Pretending Problems Don't Exist Won't Make Them Disappear
On the Asian turn to the Republican Party
This fall, Curtis Sliwa, the founder of the peculiar vigilante group known as the Guardian Angels, ran for mayor of New York City as a Republican. Sliwa was less threatening than liberals made him out to be—he never supported Donald Trump and he used to be an amusing NY1 talking head—but he undoubtedly, on a host of issues, carried the banner of the GOP in the race against Eric Adams.
Sliwa strained to outflank Adams, a former police captain, on the issue of crime. He raised relatively little money while Adams behaved like the June Democratic primary was the last race he needed to win. Adams wasn’t wrong—in an overwhelmingly Democratic city, he was assured victory—but it was notable how few public appearances he made in the run-up to Election Day. Sliwa was more famous than the last two Republicans to run for mayor, Nicole Malliotakis and Joe Lhota, but he was arguably much less credible. Malliotakis, now a congresswoman, was then a rising member of the State Assembly. Lhota was a former deputy mayor to Rudy Giuliani. For large stretches of the race, Sliwa’s campaign felt like a stunt, and most coverage revolved around the sheer number of cats he kept in his wife’s studio apartment.
Sliwa did lose and it was not particularly close. Following a primary that saw a near-record number of Democrats show up to vote, turnout cratered in the non-competitive general election. Many Democrats, either unenthused by Adams or assuming the race was over, didn’t vote at all. In certain neighborhoods where voters overwhelmingly backed the top two Adams rivals in the primary, Kathryn Garcia and Maya Wiley, the sheer number of votes hardly increased at all from the primary to the general. Usually, general elections produce bigger raw vote totals.
Given the dismal national environment for Democrats, it was not so surprising that Adams ran behind Bill de Blasio’s 2013 performance, when he was first elected mayor. De Blasio won 73 percent of the vote against Lhota, but Adams only garnered about 67 percent. Down the ballot, Republicans made gains, growing their number in the City Council to five. Democrats still overwhelmingly dominate the 51-member body, so there is no danger of any GOP takeover.
The real shock, for Democrats and left-leaning observers at least, came in a select few neighborhoods of New York City. For the second November in a row, a nonwhite demographic swung hard toward the Republican Party. In 2020, Latinos nationally voted in greater numbers for Trump than they did in 2016. The story was no different in the five boroughs, where Spanish-speaking neighborhoods cast votes for Trump at a much higher rate than four years prior.
What came to the fore last month was how Asian voters, particularly Chinese and Korean voters, had migrated to the Republican Party. Though Sliwa lost the race, he won areas that had in earlier elections backed the Democratic standard bearer. In the 40th Assembly District, which ropes in the Asian-majority Queens neighborhood of Flushing, Sliwa beat Adams outright. A year ago, Biden had won almost 62 percent of the vote there. Hillary Clinton, in 2016, broke 67 percent. De Blasio won Flushing too. Sliwa’s performance there got some media attention, given Flushing’s position as one of the largest hubs for Asian immigrants in the United States.
The improved Republican performance was not limited to Flushing. In the nearby 25th Assembly District, which takes in several eastern Queens neighborhoods with large Asian populations, Sliwa won 51 percent of the vote to Adams’ 45 percent. In the 26th Assembly District, which ropes in both whiter suburban neighborhoods like Douglaston and the increasingly Asian Bayside, Sliwa ran up the score, netting about 58 percent of the vote.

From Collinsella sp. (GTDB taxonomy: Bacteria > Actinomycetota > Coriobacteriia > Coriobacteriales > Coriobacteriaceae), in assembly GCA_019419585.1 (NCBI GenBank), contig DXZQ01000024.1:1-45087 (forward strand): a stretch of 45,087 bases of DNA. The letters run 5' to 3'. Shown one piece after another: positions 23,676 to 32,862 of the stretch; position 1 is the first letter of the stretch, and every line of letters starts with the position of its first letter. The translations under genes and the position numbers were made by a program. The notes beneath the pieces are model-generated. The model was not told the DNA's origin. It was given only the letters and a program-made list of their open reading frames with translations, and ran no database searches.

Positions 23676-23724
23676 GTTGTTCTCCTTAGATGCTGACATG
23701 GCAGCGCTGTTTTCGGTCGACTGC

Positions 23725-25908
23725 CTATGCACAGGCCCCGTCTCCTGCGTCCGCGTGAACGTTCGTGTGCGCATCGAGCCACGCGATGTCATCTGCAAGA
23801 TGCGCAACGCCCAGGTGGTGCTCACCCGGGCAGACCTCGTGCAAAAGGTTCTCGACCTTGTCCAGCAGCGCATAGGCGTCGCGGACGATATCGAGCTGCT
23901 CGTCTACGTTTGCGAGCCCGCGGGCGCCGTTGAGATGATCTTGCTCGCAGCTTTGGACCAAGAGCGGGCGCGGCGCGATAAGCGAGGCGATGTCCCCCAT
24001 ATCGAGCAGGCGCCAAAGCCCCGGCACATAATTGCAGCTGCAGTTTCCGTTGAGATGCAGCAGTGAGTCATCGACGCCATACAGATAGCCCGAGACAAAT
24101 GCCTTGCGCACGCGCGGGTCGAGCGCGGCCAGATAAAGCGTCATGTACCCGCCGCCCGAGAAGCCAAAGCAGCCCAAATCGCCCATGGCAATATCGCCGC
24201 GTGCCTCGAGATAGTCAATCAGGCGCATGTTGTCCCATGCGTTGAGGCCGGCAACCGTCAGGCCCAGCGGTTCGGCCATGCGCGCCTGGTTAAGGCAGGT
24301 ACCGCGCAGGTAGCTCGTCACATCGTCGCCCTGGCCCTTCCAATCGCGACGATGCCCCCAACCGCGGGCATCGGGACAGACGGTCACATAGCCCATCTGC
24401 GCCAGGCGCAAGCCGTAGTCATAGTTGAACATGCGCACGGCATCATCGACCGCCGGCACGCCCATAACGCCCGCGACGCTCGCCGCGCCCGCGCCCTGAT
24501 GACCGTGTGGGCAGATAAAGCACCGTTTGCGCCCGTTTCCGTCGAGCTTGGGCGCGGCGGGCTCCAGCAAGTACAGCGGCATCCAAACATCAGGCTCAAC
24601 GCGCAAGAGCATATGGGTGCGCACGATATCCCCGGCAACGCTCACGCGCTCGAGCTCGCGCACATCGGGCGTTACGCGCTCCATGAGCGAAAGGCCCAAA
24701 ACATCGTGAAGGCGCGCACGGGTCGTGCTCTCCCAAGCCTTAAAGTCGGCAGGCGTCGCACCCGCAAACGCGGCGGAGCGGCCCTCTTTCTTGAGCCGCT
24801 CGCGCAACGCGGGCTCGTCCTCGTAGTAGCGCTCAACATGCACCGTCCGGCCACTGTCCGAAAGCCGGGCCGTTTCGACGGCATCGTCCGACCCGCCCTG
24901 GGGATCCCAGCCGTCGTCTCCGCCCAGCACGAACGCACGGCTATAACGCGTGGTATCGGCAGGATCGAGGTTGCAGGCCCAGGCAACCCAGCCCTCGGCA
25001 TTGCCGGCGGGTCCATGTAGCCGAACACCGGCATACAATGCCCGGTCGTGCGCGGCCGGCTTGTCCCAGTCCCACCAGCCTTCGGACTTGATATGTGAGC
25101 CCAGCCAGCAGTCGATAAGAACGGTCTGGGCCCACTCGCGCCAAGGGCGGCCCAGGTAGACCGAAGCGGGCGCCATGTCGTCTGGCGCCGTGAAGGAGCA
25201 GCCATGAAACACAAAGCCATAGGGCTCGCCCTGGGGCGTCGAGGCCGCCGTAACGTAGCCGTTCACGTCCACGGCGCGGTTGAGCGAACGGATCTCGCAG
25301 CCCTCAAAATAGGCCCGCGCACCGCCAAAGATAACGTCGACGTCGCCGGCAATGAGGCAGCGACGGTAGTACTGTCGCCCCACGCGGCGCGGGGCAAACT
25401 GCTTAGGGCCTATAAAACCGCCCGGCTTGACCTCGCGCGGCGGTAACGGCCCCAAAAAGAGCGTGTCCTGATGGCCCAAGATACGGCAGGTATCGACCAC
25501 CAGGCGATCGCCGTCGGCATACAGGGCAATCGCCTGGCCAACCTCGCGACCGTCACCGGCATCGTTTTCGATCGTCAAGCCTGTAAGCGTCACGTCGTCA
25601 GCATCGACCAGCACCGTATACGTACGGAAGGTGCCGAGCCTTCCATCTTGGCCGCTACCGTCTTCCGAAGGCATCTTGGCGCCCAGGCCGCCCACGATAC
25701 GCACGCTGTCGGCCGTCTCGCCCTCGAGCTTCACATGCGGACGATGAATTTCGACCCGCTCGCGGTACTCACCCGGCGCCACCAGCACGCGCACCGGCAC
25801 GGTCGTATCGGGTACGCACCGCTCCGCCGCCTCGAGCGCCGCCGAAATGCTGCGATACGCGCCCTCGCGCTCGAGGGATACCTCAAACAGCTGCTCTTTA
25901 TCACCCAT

All of this was notable—Biden won 57 percent of the vote in the 26th AD and a whopping 62 percent in the 25th. Another place where the Asian movement to the GOP was pronounced was in my own backyard in southern Brooklyn. In 2018, when I ran for State Senate, I spent a lot of time in Dyker Heights, Bensonhurst and Gravesend, which are all home to a large percentage of Chinese voters that have traditionally supported Democratic candidates in two particular Assembly Districts—the 47th and the 49th. These districts, it should be noted, also include a declining population of older white residents who vote Republican consistently.
In 2020, Biden won both with some room to spare. He won about 52 percent of the vote in the 47th and 57 percent in the 49th. A year later, diminished Democratic turnout combined with some anger at the Democratic brand turned both districts blood-red. Sliwa won 61 percent of the vote in the 47th AD and 60 percent in the 49th. (De Blasio had also lost these ADs in 2017, though in 2013 he easily beat Lhota in the 47th and 49th.)
It’s important to make clear that Sliwa’s strong performance in the Asian community transcends his campaign. Sliwa was not a well-known figure there; Adams, a former state senator who had strong ties to the Asian community in Sunset Park, was not exactly a disliked figure in those neighborhoods, and had made a pitch to more conservative voters that, in theory, should have been successful. Sliwa’s campaign did do outreach—several people sent me pictures of incendiary fliers that were going around on Election Day—but I’m hesitant to ascribe too much to a campaign that just wasn’t that well-funded or sophisticated. The Trump 2020 effort, conversely, was—the campaign tailored law-and-order messaging for a receptive Latino electorate, and engaged in canvassing efforts while Democrats, more Covid-cautious, retreated.